We previously reported on the Seventh Circuit’s decision in United States ex rel. Nelson v. Sanford-Brown Ltd., in which the court rejected the implied certification theory of FCA liability and granted summary judgment for the defendant.
In a previous post we discussed the Seventh Circuit’s decision in Hively v. Ivy Tech Community College, in which a three-judge panel concluded that Title VII did not protect an employee from discrimination based on her sexual orientation.
The Seventh Circuit recently affirmed a district court decision upholding payment under a life insurance policy purchased by a securities intermediary.
Can a Relator Plead with Particularity Without Alleging That a Patient’s Bill Was Submitted to the Government?
The Seventh Circuit says yes.
Pine Top Receivables has returned to the published opinions of the U.S. Court of Appeals for the Seventh Circuit.
Nurse-Relator’s Personal Opinion About Medical Necessity Insufficient to Support FCA Complaint, Holds Seventh Circuit
On September 1, 2016, the US Court of Appeals for the Seventh Circuit largely affirmed dismissal of a relator’s amended complaint pursuant to the particularity requirement of Fed. R. Civ. P. 9(b).
In December 2015, an Illinois federal court held that the language of a service-of-suit clause in a reinsurance contract was a voluntary removal waiver and sent a case removed to federal court back to state court.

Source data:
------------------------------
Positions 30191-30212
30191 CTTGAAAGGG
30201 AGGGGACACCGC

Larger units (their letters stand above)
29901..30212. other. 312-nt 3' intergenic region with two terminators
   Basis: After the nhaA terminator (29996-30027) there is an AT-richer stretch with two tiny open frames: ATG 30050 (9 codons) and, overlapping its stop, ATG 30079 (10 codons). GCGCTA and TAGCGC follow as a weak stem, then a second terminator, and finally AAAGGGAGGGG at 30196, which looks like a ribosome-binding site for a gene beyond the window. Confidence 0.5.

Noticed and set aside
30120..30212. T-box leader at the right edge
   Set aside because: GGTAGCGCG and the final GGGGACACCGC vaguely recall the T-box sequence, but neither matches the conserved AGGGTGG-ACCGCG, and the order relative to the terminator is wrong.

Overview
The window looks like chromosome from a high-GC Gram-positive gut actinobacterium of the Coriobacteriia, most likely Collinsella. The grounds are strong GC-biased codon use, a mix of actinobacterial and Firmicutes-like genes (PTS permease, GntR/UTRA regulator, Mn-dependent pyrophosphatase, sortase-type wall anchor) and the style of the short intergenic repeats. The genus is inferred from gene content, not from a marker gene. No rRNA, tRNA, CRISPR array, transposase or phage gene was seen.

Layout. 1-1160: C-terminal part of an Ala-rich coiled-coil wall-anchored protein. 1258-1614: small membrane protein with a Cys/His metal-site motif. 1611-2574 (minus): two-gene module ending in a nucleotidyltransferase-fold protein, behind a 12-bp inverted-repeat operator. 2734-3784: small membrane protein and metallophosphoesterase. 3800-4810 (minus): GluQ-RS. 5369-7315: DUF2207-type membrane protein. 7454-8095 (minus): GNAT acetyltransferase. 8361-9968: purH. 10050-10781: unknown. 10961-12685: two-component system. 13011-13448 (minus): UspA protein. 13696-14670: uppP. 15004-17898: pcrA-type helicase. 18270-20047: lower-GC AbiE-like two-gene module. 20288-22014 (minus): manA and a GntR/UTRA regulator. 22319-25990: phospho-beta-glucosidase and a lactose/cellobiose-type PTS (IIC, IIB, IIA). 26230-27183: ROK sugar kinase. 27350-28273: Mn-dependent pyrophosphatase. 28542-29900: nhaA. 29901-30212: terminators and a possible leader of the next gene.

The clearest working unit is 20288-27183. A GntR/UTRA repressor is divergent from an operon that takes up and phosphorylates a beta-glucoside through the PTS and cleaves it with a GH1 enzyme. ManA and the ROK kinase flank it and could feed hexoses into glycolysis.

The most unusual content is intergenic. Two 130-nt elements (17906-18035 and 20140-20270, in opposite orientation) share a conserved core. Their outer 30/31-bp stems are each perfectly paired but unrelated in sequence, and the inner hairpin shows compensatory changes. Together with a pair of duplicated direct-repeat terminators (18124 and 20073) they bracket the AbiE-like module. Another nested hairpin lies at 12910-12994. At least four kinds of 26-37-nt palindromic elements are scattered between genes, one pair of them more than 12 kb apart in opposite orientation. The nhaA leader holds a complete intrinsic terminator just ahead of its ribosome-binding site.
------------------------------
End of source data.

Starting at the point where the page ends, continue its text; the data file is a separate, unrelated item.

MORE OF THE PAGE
The US Court of Appeals for the Seventh Circuit recently reviewed a district court’s dismissal of an FCA claim against the City of Chicago, in which the relator alleged that the City’s certifications of compliance with civil rights laws were false because the City engaged in practices which increased racial segregation.
The Seventh Circuit in Chicago has issued a remarkable decision,. In Ortiz v. Werner Enterprises, Inc., No. 15-2574, the three judge panel overturned a series of cases regarding a so-called “convincing mosaic” test.
On August 12, 2016, the Seventh Circuit decided Woodman’s Food Market, Inc. v. Clorox Co., No. 15-3001, and held that Clorox’s refusal to sell bulk-sized packages of certain products to some retailers, like Woodman’s, when it sold bulk-sized items to “big box” retailers, like Costco and Sam’s Club, was not a violation of the Robinson-Patman Act’s prohibition on the disproportionate provision of promotional services under 15 U.S.C. § 13(e).